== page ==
Colonialism and imperialism has a warping effect on the occupied culture. Consider Vietnam. Before defeating the United States of America in 1973, they had to throw out the French in a 1954 war of independence, effectively saying “Frenchie, go home — but leave all your baguettes, pâté, and coffee behind.” The French, by no means benevolent overlords, did actually introduce some things that the locals grew to like. As a result, Vietnamese cuisine reflects subtle French influences while retaining fundamental Asian characteristics.
Consider a bahn mi. It involves a sliced open baguette that is stuffed with Vietnamese pickled vegetables, pork, and pâté as a condiment. This sandwich showed up in Saigon during the 1950’s, and as noted, it’s a decade with a decidedly hostile resentment towards French occupation. People were shooting and killing each other, but your local run-of-mill-freedom fighter / sympathizer were still chomping on baguettes in places like Saigon.
I first learned about Vietnamese food back in 2015, nearly a full year after I had moved to Changzhou. On BBC Travel, I had read an article positing the question “Is the bahn mi the world’s greatest sandwich?” I was intrigued, after all, I am American, and sandwiches are a staple food. In places like New Jersey, New York, and Philadelphia — cue some sarcasm here — they are actually worshipped and rhetorically fought over everyday. Ask a New Yorker which deli cures the best pastrami or corned beef and makes the best Reuben; you will get a tirade.
So, I found myself intrigued and desperately wanting to find and try a bahn mi. At the time, I couldn’t find any Vietnamese places in town. Over the years, I actually found excuses to go to Shanghai and hunt down this legendary sandwich. I found some good ones, and I found mediocre as well. The best I actually tasted was in the Hongqiao airport. From time to time, Vietnamese places have popped up around town, but much like Singaporean and Malaysian joints, they didn’t seem to stick around for too long. Even more frustrating, none of those places sold a bhan mi. Currently, there is one pho place next to the movie theater in the Jiu Zhou New World near downtown. Last time I ate there, I wasn’t all that impressed. Recently, I found a new-to-me pho shop.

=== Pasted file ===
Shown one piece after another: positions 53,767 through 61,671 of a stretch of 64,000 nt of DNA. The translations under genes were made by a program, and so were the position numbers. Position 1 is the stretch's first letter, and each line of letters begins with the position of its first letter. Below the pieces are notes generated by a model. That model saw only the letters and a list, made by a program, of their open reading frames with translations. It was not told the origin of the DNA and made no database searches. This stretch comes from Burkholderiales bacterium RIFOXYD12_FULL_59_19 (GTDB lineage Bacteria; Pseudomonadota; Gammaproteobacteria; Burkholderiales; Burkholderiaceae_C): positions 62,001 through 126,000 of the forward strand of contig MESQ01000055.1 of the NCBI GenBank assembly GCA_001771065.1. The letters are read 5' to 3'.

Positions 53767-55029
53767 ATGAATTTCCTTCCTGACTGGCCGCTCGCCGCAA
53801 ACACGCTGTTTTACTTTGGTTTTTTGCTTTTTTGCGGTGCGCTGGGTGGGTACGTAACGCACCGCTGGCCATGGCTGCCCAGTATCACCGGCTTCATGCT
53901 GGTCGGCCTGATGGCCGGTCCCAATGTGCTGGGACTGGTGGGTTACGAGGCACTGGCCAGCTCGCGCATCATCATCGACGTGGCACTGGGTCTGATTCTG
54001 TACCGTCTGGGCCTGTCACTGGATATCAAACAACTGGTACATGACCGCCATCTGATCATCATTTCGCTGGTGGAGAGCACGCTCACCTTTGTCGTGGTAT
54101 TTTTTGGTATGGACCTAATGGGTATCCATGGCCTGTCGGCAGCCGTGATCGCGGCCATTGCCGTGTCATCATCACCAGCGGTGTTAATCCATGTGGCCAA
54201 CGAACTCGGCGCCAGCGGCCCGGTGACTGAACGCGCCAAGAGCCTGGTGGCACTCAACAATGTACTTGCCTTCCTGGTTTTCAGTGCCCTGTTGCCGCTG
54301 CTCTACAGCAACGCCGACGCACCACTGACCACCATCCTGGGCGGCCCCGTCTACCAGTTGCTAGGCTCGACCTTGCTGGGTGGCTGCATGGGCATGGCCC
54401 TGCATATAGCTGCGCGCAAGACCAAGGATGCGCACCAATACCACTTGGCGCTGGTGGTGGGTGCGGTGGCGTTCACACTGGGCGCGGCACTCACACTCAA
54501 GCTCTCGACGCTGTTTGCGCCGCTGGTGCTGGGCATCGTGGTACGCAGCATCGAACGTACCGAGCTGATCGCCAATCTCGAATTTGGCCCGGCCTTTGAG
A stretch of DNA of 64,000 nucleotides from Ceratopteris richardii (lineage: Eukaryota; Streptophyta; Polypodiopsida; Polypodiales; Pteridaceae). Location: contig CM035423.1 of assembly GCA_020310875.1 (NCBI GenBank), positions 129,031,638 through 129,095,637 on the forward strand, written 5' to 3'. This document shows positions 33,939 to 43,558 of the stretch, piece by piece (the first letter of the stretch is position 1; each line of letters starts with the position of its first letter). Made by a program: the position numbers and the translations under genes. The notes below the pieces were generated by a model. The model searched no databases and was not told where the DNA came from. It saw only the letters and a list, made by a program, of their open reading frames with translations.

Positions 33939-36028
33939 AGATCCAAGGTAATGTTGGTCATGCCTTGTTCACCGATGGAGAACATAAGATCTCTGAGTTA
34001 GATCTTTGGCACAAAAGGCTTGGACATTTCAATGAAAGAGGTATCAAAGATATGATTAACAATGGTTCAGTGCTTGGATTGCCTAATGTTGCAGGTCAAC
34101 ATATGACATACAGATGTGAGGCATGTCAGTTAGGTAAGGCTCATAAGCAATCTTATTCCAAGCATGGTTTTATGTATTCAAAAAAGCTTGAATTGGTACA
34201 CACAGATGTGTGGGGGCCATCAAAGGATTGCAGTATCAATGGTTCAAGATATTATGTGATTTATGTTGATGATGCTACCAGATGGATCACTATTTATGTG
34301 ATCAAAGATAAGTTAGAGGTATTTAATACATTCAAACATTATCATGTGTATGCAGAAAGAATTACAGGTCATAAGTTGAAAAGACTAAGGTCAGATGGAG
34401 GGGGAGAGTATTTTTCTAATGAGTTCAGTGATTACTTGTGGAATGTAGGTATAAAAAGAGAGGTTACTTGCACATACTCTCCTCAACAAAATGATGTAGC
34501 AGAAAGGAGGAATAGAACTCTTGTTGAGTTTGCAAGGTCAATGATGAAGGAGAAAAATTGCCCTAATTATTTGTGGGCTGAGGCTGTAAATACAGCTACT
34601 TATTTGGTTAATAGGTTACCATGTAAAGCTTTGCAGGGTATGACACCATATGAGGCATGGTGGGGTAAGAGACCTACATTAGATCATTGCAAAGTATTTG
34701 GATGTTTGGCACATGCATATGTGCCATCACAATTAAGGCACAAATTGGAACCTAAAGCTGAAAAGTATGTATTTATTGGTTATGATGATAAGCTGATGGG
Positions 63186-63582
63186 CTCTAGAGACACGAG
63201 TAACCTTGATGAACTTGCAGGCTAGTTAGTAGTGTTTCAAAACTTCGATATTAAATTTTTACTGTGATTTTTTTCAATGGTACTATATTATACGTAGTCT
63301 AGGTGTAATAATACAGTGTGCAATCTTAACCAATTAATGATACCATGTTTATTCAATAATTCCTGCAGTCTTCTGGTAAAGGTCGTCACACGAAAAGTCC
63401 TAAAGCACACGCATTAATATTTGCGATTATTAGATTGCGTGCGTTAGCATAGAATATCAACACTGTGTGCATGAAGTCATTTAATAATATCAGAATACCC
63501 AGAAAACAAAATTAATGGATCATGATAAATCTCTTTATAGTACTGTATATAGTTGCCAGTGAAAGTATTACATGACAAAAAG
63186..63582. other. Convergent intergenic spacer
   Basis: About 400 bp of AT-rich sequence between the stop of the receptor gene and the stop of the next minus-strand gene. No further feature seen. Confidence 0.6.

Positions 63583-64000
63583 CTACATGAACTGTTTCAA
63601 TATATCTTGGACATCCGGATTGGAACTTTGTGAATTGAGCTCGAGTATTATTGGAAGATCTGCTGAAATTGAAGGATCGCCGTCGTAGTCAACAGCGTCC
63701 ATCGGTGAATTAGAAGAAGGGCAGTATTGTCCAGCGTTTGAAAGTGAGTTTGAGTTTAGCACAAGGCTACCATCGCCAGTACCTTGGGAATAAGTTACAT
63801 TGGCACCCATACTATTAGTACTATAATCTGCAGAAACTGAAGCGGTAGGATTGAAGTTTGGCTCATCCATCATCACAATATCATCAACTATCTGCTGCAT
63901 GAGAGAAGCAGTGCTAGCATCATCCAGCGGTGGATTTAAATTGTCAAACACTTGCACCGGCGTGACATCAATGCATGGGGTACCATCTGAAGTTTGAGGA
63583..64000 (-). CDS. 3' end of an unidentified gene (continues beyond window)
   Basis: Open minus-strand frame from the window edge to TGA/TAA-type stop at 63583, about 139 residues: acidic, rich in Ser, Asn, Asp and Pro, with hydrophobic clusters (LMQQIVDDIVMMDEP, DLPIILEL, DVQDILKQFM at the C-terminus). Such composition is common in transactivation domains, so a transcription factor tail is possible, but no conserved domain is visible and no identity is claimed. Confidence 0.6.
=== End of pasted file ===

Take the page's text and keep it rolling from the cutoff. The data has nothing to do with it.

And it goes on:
Rice Paper is on the uppermost floor on Wujin Wuyue Plaza. Even early into the dinner shift, this place was packed with a waiting list. That’s not something I could say for the other place in the New World mall. A packed house with butts in seats is always a good sign.
So, how was the food? My dining partner and I started with shrimp spring rolls.
This is well and nice, but when it comes Vietnamese restaurants, the primary question usually asked is “Okay, but how is the pho?” I opted for beef although there were also seafood options available.
As pho goes, this was relatively light and easy. The slices of beef had not a lot of fat, and this more of a China thing. Fatty meat ends up in a lot of noodle soups, and thankfully Rice Paper doesn’t make that mistake in trying to cater to Chinese customers. All in all, it was nice, and I would reorder this again in the future. But, there was something here that I absolutely loved.
The Siagon chicken curry is something I would definitely return for. It tasted a little bit like yellow curry with plenty of potatoes. Only Vietnamese curry is closer to Indian than it is to Thai, and this gets back to the idea of French colonialism.
Curry is not a dish indigenous to Vietnam. During the 19th Century, France had land holdings in both India and Vietnam. However, the French didn’t trust the locals, and as a result, a city like Saigon ended up with an influx of Indian guest workers. Those are the people that brought curry to Vietnam. Eventually, like the French, this Indian population eventually departed, but they left their culinary influence behind. France didn’t bring curry to Vietnam, but it had a big part in facilitating that. This is the warping factor I mentioned earlier.
Either way, I am happy to know there is a nice Vietnamese option in Changzhou; I look forward to going down the menu and trying everything over the long term. However, there is one thing about Rice Paper that just infuriates me. It fits into the longer narrative of Vietnamese places in this town: plenty of noodles but no sandwich. No bahn mi. Booo!